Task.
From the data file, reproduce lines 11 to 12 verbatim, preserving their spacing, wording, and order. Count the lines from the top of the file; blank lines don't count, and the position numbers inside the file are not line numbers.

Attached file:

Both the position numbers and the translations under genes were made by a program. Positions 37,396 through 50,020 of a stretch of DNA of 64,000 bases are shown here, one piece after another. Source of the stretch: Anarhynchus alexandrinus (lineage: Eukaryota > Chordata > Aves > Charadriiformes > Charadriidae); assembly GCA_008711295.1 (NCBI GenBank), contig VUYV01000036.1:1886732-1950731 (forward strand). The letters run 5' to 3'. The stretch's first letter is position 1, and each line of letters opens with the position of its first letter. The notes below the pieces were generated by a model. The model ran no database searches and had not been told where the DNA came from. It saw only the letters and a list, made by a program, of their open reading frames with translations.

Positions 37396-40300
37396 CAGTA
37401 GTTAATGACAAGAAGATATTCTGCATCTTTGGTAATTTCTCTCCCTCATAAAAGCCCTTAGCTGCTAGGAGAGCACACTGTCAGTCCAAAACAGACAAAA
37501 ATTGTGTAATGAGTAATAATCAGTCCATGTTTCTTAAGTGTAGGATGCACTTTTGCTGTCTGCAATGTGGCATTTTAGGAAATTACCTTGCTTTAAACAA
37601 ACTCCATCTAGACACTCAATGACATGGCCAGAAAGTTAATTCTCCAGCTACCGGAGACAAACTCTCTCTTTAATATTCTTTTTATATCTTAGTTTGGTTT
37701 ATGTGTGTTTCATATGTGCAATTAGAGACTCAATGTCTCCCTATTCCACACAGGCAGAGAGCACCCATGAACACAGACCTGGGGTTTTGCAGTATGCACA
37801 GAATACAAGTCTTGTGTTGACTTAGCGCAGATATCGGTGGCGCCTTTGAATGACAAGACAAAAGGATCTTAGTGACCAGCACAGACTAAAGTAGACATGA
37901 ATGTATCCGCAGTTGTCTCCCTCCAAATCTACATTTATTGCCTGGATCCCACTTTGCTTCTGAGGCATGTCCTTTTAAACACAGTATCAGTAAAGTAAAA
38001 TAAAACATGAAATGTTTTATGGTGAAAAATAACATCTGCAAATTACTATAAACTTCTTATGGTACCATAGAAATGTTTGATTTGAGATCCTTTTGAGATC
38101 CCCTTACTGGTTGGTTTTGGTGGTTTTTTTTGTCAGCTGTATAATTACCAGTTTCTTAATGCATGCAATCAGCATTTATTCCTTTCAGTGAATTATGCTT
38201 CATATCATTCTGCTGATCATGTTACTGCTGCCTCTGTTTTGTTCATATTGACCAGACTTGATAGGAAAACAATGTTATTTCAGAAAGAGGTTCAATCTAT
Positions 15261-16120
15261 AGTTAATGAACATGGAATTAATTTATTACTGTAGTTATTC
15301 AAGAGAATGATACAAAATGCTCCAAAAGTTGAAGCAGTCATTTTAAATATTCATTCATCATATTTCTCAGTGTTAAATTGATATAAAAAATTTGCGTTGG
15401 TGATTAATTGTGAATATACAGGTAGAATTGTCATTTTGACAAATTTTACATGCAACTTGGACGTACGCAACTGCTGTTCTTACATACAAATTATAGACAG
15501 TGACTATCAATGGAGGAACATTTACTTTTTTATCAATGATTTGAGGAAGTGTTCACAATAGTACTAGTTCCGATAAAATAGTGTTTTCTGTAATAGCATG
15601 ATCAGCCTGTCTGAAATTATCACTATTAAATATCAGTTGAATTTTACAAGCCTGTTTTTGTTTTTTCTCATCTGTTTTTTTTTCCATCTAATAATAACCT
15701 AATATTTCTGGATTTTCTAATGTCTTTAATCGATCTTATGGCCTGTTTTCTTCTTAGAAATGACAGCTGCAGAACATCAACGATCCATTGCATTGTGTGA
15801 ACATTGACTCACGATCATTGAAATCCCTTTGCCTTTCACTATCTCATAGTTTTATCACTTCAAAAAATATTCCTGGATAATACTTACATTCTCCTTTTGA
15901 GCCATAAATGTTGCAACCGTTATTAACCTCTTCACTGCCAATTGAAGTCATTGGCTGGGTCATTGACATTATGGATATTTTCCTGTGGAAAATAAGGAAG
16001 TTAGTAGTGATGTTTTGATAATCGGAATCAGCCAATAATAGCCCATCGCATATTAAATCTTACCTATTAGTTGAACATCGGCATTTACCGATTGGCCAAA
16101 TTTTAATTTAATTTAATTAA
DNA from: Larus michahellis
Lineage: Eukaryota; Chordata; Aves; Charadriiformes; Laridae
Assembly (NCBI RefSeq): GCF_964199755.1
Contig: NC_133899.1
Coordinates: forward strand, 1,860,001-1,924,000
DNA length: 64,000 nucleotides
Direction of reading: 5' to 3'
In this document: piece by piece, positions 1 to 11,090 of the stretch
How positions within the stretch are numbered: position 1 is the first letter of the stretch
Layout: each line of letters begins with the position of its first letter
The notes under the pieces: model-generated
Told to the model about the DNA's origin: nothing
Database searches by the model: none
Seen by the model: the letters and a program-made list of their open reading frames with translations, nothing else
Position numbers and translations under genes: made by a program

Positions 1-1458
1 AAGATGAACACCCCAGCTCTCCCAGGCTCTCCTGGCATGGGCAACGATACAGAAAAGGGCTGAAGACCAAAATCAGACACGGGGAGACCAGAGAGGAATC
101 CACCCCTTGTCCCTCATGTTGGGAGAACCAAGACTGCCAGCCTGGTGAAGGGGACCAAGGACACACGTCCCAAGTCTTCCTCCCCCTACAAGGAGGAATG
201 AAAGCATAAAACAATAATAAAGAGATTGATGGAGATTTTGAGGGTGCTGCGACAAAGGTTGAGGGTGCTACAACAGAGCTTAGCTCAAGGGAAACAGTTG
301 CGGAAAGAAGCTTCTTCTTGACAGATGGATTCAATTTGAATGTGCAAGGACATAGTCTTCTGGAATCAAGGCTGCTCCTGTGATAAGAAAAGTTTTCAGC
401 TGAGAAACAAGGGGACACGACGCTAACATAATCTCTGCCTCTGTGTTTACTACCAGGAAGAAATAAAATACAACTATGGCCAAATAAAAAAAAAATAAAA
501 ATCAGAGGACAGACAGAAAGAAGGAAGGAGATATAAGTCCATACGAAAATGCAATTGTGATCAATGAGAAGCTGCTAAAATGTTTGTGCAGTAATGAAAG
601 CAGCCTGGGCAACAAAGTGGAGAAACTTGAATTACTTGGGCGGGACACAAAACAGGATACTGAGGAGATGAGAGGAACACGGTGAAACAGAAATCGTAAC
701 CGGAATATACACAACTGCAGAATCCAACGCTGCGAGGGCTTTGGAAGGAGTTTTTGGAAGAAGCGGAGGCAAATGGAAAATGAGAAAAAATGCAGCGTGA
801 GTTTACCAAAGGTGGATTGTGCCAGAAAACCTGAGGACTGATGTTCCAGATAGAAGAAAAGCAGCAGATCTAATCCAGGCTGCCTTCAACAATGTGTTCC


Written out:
38101 CCCTTACTGGTTGGTTTTGGTGGTTTTTTTTGTCAGCTGTATAATTACCAGTTTCTTAATGCATGCAATCAGCATTTATTCCTTTCAGTGAATTATGCTT
38201 CATATCATTCTGCTGATCATGTTACTGCTGCCTCTGTTTTGTTCATATTGACCAGACTTGATAGGAAAACAATGTTATTTCAGAAAGAGGTTCAATCTAT